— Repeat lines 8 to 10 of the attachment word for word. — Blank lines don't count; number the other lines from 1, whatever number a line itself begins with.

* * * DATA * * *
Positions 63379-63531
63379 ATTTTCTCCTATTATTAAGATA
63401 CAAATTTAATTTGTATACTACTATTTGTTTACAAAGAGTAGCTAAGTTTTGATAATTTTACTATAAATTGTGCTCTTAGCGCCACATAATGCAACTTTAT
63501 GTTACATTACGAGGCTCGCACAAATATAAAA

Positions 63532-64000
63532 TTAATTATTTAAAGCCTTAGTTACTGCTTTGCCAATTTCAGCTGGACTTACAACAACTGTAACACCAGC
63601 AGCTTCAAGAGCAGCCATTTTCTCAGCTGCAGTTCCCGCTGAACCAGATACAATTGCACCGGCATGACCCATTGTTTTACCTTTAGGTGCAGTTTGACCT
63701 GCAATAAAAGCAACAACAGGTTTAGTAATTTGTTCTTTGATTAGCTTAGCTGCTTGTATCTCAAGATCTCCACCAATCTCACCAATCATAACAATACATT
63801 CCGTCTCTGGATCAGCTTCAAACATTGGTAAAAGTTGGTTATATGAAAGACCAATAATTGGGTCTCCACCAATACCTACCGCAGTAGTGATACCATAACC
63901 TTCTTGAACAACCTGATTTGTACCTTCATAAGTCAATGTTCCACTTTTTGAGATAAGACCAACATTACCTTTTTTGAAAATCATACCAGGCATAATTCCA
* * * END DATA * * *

63701 GCAATAAAAGCAACAACAGGTTTAGTAATTTGTTCTTTGATTAGCTTAGCTGCTTGTATCTCAAGATCTCCACCAATCTCACCAATCATAACAATACATT
63801 CCGTCTCTGGATCAGCTTCAAACATTGGTAAAAGTTGGTTATATGAAAGACCAATAATTGGGTCTCCACCAATACCTACCGCAGTAGTGATACCATAACC
63901 TTCTTGAACAACCTGATTTGTACCTTCATAAGTCAATGTTCCACTTTTTGAGATAAGACCAACATTACCTTTTTTGAAAATCATACCAGGCATAATTCCA